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I have been experimenting with SimplyMepis and Libranet on a spare hard drive.
During the experimentation something happened to my Mandrake 9.2 drive and it won't boot from the hard drive anymore except when I choose "hard drive" option from the Mandrake rescue CD that I, thank goodness, prepared some time ago.
When I try to boot from the hard drive (the bootloader is installed in the MBR of /dev/hda), I get the message from BIOS saying "Looking for boot record on IDE1" and a second later it says
"OK," which is normal procedure. But then it just hangs, though it does sound like the hard drive may be churning away---hard to tell.
So I reboot with the rescue CD in the CD-ROM drive, and choose "hard drive" as the boot option and immediately it goes to the screen where you can choose what kernel you want, just as it normally did booting from hard drive in the first place.
What's lacking, and how can I fix it? I tried "upgrade" from the distro set of CD's, which often fixes lots of minor problems, but it had no effect on this one. I tried reinstalling the bootloader after I got booted up, as root:
lilo -v -b /dev/hda
and it made no difference next time I tried to boot.
Out of ideas at this point! I'd rather not do a whole new install because it takes about five hours to get all my apps back and installed correctly every time I do that.
But I'd rather not have to rely on a CD-ROM every time I want to boot, either--though I intend to manufacture a couple more of them now, just in case!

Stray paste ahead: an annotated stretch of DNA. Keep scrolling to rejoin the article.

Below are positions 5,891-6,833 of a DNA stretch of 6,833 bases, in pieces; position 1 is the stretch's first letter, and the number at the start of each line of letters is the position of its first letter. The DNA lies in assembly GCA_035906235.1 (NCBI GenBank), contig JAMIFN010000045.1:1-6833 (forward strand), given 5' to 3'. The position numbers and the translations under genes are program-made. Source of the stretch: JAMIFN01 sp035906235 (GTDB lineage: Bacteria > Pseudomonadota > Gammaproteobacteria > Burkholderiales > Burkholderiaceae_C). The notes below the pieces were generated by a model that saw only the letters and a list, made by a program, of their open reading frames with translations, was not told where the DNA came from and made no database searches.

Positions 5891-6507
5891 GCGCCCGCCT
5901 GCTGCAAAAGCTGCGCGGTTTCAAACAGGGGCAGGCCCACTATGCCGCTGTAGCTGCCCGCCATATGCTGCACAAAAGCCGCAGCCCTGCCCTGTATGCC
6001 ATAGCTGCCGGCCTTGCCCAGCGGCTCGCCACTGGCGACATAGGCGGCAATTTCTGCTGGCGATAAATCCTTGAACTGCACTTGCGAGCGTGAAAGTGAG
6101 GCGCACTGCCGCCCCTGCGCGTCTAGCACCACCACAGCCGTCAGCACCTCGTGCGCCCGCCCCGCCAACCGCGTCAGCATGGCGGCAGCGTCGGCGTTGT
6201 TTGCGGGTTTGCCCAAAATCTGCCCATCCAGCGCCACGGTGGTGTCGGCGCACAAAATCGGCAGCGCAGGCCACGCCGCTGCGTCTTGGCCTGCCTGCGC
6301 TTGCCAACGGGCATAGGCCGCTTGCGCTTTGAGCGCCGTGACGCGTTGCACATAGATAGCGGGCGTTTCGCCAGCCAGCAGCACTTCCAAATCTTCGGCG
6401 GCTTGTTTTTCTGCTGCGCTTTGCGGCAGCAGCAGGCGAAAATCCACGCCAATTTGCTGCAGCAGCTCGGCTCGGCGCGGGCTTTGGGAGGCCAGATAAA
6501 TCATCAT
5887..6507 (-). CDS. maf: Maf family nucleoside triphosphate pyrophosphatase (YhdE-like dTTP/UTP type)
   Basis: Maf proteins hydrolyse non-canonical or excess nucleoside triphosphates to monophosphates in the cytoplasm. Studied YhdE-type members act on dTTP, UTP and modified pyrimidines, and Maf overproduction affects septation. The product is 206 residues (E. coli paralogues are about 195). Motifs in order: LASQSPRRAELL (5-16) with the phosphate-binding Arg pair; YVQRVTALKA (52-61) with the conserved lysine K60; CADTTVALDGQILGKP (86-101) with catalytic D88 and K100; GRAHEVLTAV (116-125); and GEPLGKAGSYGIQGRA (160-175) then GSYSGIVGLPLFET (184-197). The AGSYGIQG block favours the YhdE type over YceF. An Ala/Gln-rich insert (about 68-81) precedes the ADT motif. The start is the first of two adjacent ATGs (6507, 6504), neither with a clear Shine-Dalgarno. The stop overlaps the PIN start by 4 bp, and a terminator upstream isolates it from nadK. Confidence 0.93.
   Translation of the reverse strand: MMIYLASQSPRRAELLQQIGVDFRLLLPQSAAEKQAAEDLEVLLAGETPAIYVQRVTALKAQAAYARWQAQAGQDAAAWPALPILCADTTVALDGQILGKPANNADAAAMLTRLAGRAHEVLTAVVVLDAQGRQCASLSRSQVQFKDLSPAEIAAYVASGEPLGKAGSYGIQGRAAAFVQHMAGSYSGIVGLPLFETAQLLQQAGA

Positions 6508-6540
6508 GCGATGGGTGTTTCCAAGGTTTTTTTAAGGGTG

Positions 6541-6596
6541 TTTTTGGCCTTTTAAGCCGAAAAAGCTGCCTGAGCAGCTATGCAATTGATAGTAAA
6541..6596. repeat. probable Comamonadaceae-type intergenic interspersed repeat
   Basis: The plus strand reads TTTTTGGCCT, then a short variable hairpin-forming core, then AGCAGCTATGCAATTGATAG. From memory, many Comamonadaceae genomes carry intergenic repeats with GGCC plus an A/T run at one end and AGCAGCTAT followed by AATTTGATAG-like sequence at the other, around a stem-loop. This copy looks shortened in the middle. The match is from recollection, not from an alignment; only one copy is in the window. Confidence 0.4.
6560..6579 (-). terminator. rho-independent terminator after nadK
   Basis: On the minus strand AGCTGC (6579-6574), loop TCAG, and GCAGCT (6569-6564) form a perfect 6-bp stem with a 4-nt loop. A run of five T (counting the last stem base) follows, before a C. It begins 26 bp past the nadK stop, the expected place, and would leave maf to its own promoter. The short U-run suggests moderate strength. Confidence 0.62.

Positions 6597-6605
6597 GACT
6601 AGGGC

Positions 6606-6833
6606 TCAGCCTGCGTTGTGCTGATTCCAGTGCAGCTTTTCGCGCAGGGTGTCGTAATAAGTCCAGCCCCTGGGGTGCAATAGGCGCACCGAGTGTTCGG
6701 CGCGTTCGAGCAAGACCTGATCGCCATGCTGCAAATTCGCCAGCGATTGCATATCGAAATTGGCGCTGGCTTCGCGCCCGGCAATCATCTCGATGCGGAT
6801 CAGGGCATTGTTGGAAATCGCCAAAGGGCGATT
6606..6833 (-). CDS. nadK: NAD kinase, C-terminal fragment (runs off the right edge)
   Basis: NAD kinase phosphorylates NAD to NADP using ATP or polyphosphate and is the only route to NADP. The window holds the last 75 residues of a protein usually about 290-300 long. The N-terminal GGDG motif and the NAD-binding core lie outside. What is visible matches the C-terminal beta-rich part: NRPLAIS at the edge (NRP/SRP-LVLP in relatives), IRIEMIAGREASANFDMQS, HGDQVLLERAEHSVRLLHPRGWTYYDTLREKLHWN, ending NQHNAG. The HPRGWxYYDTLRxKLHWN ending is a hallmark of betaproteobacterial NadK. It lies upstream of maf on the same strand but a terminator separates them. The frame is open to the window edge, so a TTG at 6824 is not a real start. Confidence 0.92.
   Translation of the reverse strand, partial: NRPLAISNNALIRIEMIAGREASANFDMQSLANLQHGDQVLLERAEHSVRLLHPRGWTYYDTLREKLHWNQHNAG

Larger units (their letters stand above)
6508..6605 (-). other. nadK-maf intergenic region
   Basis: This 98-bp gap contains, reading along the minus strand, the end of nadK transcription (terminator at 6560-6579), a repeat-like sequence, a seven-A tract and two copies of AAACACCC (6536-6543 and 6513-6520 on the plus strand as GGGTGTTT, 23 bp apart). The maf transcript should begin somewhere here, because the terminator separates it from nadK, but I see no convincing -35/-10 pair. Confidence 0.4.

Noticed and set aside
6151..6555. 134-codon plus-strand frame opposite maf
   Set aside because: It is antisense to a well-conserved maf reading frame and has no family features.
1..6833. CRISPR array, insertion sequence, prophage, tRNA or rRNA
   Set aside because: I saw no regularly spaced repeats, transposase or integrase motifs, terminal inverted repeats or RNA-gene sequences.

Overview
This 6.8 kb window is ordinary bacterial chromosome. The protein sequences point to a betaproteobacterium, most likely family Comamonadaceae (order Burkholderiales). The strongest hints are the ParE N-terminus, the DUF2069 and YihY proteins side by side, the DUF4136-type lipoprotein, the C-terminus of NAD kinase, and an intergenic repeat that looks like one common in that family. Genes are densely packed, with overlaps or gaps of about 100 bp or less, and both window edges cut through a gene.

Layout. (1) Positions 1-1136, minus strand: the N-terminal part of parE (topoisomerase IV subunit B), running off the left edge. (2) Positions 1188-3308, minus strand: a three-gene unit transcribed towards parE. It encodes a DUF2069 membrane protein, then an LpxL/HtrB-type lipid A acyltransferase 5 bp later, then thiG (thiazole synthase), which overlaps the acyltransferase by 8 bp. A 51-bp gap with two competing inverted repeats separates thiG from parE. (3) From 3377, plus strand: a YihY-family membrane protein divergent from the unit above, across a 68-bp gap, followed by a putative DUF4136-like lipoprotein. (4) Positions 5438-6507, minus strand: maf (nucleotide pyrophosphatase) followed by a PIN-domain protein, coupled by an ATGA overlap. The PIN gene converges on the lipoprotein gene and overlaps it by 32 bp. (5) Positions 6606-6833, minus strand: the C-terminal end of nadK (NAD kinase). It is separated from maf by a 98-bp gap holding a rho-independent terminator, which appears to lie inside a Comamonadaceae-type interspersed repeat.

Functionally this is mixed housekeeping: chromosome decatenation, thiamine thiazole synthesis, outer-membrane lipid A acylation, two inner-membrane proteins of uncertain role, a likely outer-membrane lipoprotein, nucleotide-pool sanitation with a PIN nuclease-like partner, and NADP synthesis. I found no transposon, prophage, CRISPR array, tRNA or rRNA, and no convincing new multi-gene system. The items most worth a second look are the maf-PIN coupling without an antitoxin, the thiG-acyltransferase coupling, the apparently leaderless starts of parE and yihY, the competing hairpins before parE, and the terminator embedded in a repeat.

Originally posted by opjose What happens when you merely type lilo while logged in?
Also post the output of
fdisk -l /dev/hda
Output of mount:
[root@bodhisattva jon]# mount
/dev/ide/host0/bus0/target0/lun0/part1 on / type ext3 (rw,noatime)
none on /proc type proc (rw)
none on /proc/bus/usb type usbfs (rw)
none on /dev type devfs (rw)
none on /dev/pts type devpts (rw,mode=0620)
/dev/ide/host0/bus0/target0/lun0/part6 on /home type ext3 (rw,noatime)
none on /mnt/cdrom type supermount (ro,dev=/dev/scd0,fs=udf:iso9660,--,iocharset=iso8859-1)
/dev/ide/host0/bus0/target1/lun0/part1 on /prime_backup type ext3 (rw,noatime)
/dev/ide/host0/bus0/target1/lun0/part5 on /store_1 type ext3 (rw,noatime)
/dev/ide/host0/bus0/target1/lun0/part6 on /store_2 type ext3 (rw,noatime)
/dev/ide/host0/bus0/target1/lun0/part7 on /store_3 type ext3 (rw,noatime)
/dev/ide/host0/bus1/target1/lun0/part1 on /mnt/libranet type ext3 (rw)
I see nothing unusual in your configuration files or information returned.
On the other hand it appears that the BIOS is not locating Lilo correctly on the drive since you never see the Lilo screen.
This (to me) normally indicates that the bios believes that the MBR is located one place on the drive, when it actually is located elsewhere.
This can happen if the state of LBA mode is toggled differently (accidentally, or by another OS) and then the MBR re-written.
So while the Linux boot from the CD may be getting the actual geometry used when the drive was set up, the BIOS now sees a slightly different configuration and is looking (and finding!) a different MBR record which in turn is erroneous.
Try toggling the LBA states for the drive in the bios then COLD boot after each change.
If this doesn't help, again try running Lilo after setting a different LBA mode, booting to Linux via the CD and running Lilo again.
I've had a situation wherein the drive's geometry block has been modified by a utility when the bios was configured one way, then when the drive was reconfigured (after a dead cmos battery) it was not able to work properly due to the old geometry data.
Nothing I could do would eliminate this problem except a complete drive reformat with a drive vendor utility that would zero out the ENTIRE drive. Since this also took care of the erroneous MBR and sectors things worked again after doing so.
But this was very extreme!